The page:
Google Won’t Be Cheap

In one sense, Google’s much-anticipated IPO will be like a lot of other Internet IPOs over the years: it won’t be cheap.

The company said in an SEC filing Monday that it expects the Dutch auction IPO slated for the week of August 9 to price between $108 and $135 a share. If the company hits the midpoint of that range, it would have a valuation of $32.6 billion, not too far under Yahoo’s $38 billion market cap.

Comparisons to Yahoo don’t stop there.

Google, which will trade on the Nasdaq under the symbol “GOOG,” has earned $143 million so far this year, up from $105.6 million in all of 2003. Revenues of $1.35 billion so far assure that the company will eclipse 2003’s revenues of $1.47 billion, if it hasn’t already.

Assuming Google just duplicates its first-half performance, the company would have net income of $286 million on revenues of $2.7 billion. That would give the company a price-to-earnings ratio of 114 and a price-to-sales ratio of 12. Yahoo, by comparison, trades at a P/E of 110 and a P/S of 15. The S&P 500 trades at 22 times earnings and three times sales, according to Reuters data.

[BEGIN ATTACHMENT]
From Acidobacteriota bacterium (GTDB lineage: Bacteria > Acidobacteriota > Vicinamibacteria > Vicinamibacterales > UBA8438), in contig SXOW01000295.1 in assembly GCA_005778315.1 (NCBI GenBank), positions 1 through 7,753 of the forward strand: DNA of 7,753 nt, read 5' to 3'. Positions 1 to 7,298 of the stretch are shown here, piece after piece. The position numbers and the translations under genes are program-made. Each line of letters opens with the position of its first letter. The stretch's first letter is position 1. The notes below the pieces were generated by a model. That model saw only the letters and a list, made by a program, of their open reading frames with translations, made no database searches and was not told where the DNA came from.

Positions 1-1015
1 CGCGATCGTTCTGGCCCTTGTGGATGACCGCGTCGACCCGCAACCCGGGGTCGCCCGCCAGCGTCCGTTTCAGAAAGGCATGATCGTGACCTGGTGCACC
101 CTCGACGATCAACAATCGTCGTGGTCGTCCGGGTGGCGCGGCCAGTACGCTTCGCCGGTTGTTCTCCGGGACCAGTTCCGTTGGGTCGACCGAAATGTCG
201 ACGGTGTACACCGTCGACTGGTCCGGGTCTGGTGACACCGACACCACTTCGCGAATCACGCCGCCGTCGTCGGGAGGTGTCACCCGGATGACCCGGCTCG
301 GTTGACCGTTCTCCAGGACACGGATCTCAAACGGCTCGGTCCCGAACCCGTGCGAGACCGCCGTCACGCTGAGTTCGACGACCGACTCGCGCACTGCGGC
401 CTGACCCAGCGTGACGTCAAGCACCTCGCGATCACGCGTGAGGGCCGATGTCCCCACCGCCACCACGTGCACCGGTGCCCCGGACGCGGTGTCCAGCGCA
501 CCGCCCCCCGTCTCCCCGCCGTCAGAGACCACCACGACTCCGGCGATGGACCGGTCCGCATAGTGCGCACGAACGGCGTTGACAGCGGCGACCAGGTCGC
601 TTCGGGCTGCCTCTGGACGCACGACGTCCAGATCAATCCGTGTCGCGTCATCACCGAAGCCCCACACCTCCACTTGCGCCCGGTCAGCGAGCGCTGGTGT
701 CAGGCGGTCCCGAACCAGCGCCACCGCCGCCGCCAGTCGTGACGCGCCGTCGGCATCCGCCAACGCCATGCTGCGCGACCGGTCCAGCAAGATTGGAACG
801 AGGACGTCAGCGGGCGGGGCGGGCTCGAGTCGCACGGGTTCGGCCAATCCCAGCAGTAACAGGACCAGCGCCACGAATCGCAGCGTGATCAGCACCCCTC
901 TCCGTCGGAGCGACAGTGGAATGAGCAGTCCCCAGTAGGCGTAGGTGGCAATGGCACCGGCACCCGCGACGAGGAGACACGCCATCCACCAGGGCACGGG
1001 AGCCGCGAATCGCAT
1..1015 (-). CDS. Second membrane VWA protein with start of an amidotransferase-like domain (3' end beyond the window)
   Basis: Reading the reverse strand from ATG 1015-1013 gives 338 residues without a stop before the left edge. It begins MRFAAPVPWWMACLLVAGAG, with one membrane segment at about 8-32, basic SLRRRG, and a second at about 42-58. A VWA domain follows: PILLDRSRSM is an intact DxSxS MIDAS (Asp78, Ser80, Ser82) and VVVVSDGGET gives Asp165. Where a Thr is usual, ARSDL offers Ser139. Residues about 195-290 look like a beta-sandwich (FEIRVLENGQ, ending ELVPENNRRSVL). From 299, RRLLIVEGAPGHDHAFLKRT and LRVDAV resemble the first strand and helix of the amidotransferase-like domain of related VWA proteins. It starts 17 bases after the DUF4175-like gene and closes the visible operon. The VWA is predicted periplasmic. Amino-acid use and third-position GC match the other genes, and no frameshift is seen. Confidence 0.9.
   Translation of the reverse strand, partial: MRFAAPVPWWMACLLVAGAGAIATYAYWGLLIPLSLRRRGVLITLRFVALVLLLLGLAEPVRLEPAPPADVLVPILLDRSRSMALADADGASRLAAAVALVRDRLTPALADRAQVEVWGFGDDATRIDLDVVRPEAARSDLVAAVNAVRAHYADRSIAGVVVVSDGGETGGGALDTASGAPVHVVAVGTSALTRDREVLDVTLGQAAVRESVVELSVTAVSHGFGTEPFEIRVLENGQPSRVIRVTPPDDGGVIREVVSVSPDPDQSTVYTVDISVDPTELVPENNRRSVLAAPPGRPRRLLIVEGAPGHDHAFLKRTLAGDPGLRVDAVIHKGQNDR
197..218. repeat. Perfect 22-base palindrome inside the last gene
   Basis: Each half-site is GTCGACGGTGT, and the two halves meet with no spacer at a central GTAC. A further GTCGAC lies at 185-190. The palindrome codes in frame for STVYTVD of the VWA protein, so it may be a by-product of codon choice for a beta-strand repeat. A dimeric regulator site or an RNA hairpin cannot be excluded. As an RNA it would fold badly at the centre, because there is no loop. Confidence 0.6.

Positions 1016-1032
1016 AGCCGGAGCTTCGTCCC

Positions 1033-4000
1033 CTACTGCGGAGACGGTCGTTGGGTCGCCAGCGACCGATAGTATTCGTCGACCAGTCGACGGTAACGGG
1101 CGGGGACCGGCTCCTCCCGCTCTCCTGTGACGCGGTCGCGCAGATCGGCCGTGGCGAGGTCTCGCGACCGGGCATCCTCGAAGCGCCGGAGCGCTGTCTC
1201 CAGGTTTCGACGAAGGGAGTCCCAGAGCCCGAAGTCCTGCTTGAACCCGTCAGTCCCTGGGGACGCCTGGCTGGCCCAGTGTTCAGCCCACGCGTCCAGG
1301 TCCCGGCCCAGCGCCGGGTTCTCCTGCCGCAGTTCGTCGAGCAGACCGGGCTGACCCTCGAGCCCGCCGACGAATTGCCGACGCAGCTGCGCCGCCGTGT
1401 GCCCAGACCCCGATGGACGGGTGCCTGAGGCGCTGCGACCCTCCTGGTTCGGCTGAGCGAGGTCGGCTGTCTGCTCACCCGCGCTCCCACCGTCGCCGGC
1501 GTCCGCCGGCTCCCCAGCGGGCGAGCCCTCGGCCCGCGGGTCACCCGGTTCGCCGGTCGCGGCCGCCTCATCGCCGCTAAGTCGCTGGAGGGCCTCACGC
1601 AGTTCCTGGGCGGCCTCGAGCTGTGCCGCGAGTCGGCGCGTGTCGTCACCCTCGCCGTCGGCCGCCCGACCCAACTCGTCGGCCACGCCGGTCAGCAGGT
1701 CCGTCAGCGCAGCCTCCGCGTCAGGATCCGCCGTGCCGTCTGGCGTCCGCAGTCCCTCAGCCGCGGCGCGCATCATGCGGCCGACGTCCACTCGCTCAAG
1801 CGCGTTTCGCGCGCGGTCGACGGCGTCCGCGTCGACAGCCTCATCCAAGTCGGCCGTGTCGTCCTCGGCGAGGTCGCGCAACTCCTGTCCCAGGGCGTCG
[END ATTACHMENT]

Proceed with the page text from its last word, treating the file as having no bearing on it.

At that price, GOOG won’t be mistaken for a value stock.

Stocks were under pressure once again on Monday, as fears of an economic slowdown remained front and center.

The Nasdaq lost 10 to 1939, the S&P 500 slipped 2 to 1084, and the Dow was unchanged at 9961. Volume rose to 1.41 billion shares on the NYSE, but declined to 1.67 billion on the Nasdaq. Decliners led 22-10 on the NYSE, and 21-9 on the Nasdaq. Downside volume was 70% on the NYSE, and 72% on the Nasdaq. New highs-new lows were 28-96 on the NYSE, and 16-259 on the Nasdaq.

After the close, FindWhat met estimates. Novatel beat estimates. SonicWall missed. Genesis Microchip and Silicon Labs warned.

During the day, AT&T gained 5% on takeover speculation.

Digitas fell 9% on concern about loss of business from AT&T’s pullout of the long-distance consumer market.

BellSouth gained 3.5% on strong results.

AskJeeves rose 3% after extending its relationship with Google through 2007.

Microsoft climbed 2% on a Barron’s cover story that said the stock is undervalued.

CheckPoint and Andrew fell on disappointing results.

Cognizant , Anadigics and Agilysis rose on their results.

News Around the Web